“We see bike lanes and dog parks being created where folks would really like to see better bus service or maybe get their streets cleaned and have the roads repaired.”
So states an interviewee in “Dog Parks and Coffee Shops: Faux Diversity and Consumption in Gentrifying Neighborhoods,” recipient of the 2021 Thomas C. Kinnear Award. The article, published in the Journal of Public Policy & Marketing in 2018, focuses on three rapidly gentrifying neighborhoods of Washington, DC, whose residents highlight multiple instances in which both the city and incoming businesses have overlooked the needs of the area’s long-time (largely Black and Brown) population in favor of serving the interests of the newcomers (who were more likely to be White). At first glance, the area’s mix of races, ethnicities, and ages might seem like a melting pot—but a deeper look paints a more complicated picture.
Authors Sonya A. Grier and Vanessa G. Perry interviewed 21 local residents (both long-time residents and newcomers) and 2 experts on gentrification to collect people’s lived experiences in and perceptions of these changing neighborhoods. The interviews reveal the inequities that accompany gentrification and the shallow inauthenticity of “faux diversity.” Below, Grier and Perry discuss the inspiration for and impact of their article.
What motivated this research?
We were walking down U Street—a busy popular gentrifying neighborhood in DC for bars, restaurants, nightlife—late one Saturday night, and noticed how many different groups of people were on the streets—some young “hipsters”; some older; some White, some Black, other races and ethnicities—but few seemed to be interacting with each other. This led to a discussion about Sonya’s prior work on diversity seeking and target marketing and the realization that few studies have focused on the consumption implications in these communities. This was also related to work that Vanessa had done on diversity seeking related to real estate.
We interviewed a diverse set of people across age, race, and gender about their social interactions, consumption, and sense of community across three different neighborhoods. We found through this research that gentrification does increase diversity in these neighborhoods, but in a superficial way; when residents experience changes in consumption opportunities accompanied by limited social interaction, faux diversity occurs. “Faux diversity” is a term we coined to describe the presence of diverse groups without interaction between them.
Since its publication, your article has won JPP&M’s 2021 Kinnear Award as well as the 2020 AMA-EBSCO Annual Award for Responsible Research in Marketing. When researching and writing, did you have any idea that this work would have such broad impact?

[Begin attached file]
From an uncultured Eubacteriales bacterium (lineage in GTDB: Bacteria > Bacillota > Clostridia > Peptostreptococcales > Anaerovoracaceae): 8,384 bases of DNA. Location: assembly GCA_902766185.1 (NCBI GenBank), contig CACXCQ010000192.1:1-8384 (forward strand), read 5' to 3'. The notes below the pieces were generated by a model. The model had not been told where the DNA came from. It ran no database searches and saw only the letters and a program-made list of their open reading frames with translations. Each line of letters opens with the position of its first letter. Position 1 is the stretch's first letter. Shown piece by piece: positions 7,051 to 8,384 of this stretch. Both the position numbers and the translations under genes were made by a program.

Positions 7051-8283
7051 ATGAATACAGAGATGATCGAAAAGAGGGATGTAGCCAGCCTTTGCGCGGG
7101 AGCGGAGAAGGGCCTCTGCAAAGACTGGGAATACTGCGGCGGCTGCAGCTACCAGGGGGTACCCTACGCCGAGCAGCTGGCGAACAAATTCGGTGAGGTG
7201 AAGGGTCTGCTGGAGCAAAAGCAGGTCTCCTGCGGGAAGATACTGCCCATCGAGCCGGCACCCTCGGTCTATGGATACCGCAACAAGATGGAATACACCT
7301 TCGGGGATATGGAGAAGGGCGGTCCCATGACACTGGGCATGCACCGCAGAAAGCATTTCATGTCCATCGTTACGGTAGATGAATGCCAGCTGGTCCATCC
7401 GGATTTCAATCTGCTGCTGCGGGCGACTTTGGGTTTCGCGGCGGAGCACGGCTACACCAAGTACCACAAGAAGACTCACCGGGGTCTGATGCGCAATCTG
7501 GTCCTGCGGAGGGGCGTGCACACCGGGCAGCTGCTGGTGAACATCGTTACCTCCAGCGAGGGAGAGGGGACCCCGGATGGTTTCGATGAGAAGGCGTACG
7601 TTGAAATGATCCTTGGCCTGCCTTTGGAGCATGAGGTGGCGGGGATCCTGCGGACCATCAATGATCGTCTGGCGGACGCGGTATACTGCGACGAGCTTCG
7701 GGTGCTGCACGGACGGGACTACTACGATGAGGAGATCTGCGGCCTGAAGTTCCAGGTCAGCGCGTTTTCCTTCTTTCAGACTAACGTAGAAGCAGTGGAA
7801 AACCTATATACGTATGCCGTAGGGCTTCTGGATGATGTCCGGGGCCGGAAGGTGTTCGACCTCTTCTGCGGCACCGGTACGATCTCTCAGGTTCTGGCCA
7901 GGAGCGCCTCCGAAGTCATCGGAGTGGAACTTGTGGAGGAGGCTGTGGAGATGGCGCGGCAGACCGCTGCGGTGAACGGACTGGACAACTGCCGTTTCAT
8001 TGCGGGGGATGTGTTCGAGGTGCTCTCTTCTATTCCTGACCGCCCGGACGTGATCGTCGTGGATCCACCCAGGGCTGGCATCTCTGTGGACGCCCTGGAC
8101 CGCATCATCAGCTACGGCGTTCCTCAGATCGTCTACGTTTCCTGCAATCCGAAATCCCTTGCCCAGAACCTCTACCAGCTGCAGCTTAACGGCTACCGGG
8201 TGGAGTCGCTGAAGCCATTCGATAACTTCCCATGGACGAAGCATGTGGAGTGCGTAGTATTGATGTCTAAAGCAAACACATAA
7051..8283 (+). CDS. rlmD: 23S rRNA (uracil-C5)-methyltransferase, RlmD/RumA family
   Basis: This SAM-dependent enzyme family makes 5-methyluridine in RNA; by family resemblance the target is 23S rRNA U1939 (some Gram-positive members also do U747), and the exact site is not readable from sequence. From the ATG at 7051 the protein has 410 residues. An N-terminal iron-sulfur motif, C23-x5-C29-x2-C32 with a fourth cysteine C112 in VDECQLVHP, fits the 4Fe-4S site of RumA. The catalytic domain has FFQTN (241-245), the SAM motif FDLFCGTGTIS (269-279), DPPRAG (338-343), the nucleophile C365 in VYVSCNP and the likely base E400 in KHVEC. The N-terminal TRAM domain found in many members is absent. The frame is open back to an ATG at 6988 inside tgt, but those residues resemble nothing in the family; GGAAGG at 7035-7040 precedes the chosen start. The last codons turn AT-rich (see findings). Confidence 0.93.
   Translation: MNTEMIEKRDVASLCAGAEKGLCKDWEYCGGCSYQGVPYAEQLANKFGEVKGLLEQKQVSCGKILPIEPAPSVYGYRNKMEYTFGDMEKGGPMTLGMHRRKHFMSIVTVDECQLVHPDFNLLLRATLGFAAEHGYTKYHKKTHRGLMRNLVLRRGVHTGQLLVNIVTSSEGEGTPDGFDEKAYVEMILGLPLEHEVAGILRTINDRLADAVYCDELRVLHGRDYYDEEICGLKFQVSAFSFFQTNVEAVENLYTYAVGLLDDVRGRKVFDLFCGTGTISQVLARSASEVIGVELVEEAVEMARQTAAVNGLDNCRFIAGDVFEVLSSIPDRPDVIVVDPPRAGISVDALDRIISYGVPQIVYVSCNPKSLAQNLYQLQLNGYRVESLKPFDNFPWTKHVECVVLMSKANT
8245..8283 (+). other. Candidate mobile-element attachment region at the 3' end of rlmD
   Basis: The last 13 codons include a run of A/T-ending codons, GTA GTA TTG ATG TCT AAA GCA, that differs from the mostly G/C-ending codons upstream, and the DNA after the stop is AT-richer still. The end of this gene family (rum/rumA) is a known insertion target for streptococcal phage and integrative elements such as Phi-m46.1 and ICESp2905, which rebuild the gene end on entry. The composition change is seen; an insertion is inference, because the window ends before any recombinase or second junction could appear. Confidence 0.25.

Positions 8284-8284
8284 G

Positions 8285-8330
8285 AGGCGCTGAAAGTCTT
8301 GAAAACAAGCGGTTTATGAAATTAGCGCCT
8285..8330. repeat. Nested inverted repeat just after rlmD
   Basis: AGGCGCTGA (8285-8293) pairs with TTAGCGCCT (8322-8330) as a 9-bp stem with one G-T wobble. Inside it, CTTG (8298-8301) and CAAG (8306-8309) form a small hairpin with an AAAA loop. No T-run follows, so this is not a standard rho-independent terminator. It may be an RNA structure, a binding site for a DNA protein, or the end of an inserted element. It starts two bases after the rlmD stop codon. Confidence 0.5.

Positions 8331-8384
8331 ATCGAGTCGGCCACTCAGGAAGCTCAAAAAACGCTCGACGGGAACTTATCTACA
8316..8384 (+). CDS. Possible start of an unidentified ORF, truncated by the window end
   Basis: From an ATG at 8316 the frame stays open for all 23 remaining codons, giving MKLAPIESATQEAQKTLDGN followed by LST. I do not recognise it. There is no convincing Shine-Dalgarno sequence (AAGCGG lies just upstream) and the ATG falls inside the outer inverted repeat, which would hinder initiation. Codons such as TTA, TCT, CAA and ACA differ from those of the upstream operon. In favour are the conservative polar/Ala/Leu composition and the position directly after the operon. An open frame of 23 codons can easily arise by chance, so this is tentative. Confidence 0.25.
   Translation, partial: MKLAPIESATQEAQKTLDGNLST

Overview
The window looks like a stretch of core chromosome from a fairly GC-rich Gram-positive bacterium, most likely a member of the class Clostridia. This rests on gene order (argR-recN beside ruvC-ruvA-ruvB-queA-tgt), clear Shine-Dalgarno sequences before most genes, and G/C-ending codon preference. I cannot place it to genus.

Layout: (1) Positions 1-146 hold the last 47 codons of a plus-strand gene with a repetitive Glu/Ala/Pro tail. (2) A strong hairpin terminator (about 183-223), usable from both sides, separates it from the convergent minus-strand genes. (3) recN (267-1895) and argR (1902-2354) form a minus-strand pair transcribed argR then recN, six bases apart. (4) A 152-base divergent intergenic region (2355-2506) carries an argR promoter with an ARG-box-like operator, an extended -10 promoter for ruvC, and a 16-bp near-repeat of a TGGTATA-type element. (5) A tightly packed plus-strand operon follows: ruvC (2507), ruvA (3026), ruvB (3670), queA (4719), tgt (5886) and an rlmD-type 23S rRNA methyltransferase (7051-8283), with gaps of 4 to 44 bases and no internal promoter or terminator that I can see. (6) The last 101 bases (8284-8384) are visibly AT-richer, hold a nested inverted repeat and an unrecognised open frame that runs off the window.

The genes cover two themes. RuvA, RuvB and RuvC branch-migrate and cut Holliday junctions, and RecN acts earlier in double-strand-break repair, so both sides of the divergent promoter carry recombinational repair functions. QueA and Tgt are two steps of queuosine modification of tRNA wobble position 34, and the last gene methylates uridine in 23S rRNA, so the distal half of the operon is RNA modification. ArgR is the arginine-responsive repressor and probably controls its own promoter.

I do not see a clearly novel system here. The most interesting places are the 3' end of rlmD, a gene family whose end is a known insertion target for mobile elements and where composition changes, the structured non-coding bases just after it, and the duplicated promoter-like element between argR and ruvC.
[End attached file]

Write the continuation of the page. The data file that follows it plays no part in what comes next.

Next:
We did not have an idea that this work would have such broad impact. However, it makes sense given the importance of housing and community to people’s day-to-day lives. The movie definitely helped to bring the theoretical dimensions and their application to life and likely reinforced broader impact.
We hoped that this interdisciplinary qualitative study would contribute to business practice, society, and these types of changing communities. It was also important to us that the work be relevant to multiple stakeholders, including scholars who care about theoretical takeaways, as well as clear, actionable directions for practitioners.
Can you tell me a little about the documentary related to the research?
In addition to the article, we created a film to reach stakeholders beyond the academic community, including scholars, activists, community members, business people, community developers, economists, teachers, real estate professionals, government officials, and others. We have also presented to many scholarly audiences and provided the film and article to faculty for their classes.
In addition to conferences and research panels, you’ve also shared this research with government officials, policy makers, and community organizations. What’s been your favorite experience(s) discussing “Dog Parks and Coffee Shops” outside of academia?
The events that bring in local residents from the neighborhoods have been my favorite discussion experiences. The opening event with all the people we interviewed was amazing to hear their take on how we put it all together. And the Smithsonian Museum presentation which was part of their ongoing “Right to the City” exhibit was a standing-room-only discussion with residents of diverse areas in the city. There were many people form the neighborhoods who were seriously considering these issues in ways that help keep us connected to the reality of the practical problem.
It was also fascinating collaborating with the Historic West End Partners, an organization that works to define and implement meaningful and sustainable economic development in Charlotte, North Carolina. In addition to presenting the film in Charlotte, a related group made a trip to DC and watched the movie on the bus ride here. We discussed gentrification issues in DC in one of the movie locations (Ben’s Chili Bowl) and also took the participants on a bus tour of gentrifying areas in DC.
Read the Article
Grier, Sonya A. and Vanessa G. Perry (2018), “Dog Parks and Coffee Shops: Faux Diversity and Consumption in Gentrifying Neighborhoods,” Journal of Public Policy & Marketing, 37 (1), 23–38.